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Compendium on methods and tools to evaluate impacts of, and vulnerability and adaptation to, climate change


Environmental Burden of Disease Assessment
Description

The global burden of disease attributable to climate change was recently estimated as part of a comprehensive World Health Organization (WHO) project. The project sought to use standardized methods to quantify disease burdens attributable to 26 environmental, occupational, behavioral, and life-style risk factors in 2000 and at selected future times up to 2030.

The Environmental Burden of Disease (EBD) tools include guidelines on how to estimate the approximate magnitude of the health impacts of various environmental factors, including climate change, at the national or regional level, to help determine priorities for action.

Appropriate Use

An EBD assessment for climate change will indicate which impacts could be greatest and in which regions, and how much of the climate-attributable disease burden could be avoided by emissions reduction. It also will guide health-protective strategies.

Scope An EBD assessment is usually conducted on a national or regional scale.
Key Output

Comparative risk assessment attempts to answer the following questions:

  1. How much disease is caused by climate change (attributable burden of disease)?
  2. How much could be avoided by making plausible reductions in the exposure (avoidable burden of disease)?

The outputs can be defined by the user, but are usually in DALYs (disability adjusted life years) or avoided deaths that can be compared between populations and between specific health impacts of climate change.

Key Input

The following are needed to determine the amount of climate-sensitive disease that is attributable to climate change:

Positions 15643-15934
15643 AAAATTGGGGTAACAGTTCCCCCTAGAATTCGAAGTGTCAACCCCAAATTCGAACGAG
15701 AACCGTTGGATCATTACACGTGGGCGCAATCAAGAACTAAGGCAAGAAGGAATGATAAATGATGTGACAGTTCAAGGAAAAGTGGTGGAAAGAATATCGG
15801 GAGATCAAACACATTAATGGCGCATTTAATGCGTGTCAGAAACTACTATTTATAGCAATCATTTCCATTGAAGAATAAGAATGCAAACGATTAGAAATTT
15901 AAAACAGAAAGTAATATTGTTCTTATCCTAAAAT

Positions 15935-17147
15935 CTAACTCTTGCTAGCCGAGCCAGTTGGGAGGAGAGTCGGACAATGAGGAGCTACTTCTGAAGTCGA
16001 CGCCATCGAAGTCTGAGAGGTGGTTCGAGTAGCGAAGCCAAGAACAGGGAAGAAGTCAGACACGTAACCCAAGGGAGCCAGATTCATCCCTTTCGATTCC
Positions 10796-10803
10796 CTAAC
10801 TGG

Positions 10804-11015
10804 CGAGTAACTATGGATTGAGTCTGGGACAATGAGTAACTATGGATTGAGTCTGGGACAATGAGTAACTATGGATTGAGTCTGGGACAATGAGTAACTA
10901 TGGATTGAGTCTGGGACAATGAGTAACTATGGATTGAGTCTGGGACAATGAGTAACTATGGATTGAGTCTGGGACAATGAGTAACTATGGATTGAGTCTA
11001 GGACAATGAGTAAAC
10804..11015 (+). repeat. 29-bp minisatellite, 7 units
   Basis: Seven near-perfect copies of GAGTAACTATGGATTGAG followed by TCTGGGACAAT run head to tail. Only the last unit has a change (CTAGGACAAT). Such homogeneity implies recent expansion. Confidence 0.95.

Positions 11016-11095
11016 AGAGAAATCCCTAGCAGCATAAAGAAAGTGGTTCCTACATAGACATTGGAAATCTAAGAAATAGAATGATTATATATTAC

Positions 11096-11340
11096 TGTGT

1. the baseline burden of climate-sensitive diseases;
  2. The estimated increase in the risk of disease/disability per unit increase in exposure to climate change;
  3. The current or estimated future population distribution of exposure.

The avoidable burden of climate-sensitive diseases is estimated by comparing projected burdens under alternative exposure scenarios. The global assessment used WHO estimates of the baseline burden of cardiovascular deaths associated with thermal extremes, diarrhea episodes, cases of malaria, malnutrition, and deaths due to natural disasters.

Ease of Use Requires familiarity with comparative risk assessment methods, disease modeling, and estimation of DALYs.
Training Required Depends on individual familiarity with comparative risk assessment methods, disease
modeling, and estimation of DALYs.
Training Available Occasional training workshops on EBD methods, by WHO.
Computer Requirements Standard PC, GIS, and spreadsheet software; access to outputs of climate prediction models.
Documentation

Examples of global and regional assessments previously published by the WHO and Australian National University. Guidelines for comparative risk assessment methods have been published by WHO, with guidelines for national and regional assessments forthcoming in early 2004.

The WHO guides on assessing the environmental burden of disease are available at pdf-icon http://www.who.int/quantifying_ehimpacts/publications/en/9241546204chap1.pdf.

Publications on Environmental burden of disease are available at http://www.who.int/quantifying_ehimpacts/publications/en/

Research tools are available at http://www.who.int/research/en/

Applications

See http://www.who.int/quantifying_ehimpacts/en/

Contacts for Framework, Documentation, Technical Assistance

Environmental Burden of Disease Assessment, Occupational and Environmental Health, Protection of the Human Environment (PHE), World Health Organization, 20, Avenue Appia, CH-1211 Geneva 27, Switzerland; e-mail: ebdassessment@who.int.

Cost Not identified
References

WHO. 2003. The World Health Report 2002. World Health Organization, Geneva. McMichael, A.J. et al. 2003. Climate change. In Global Burden of Disease. C.J. Murray and A.D. Lopez (eds.). World Health Organization, Geneva.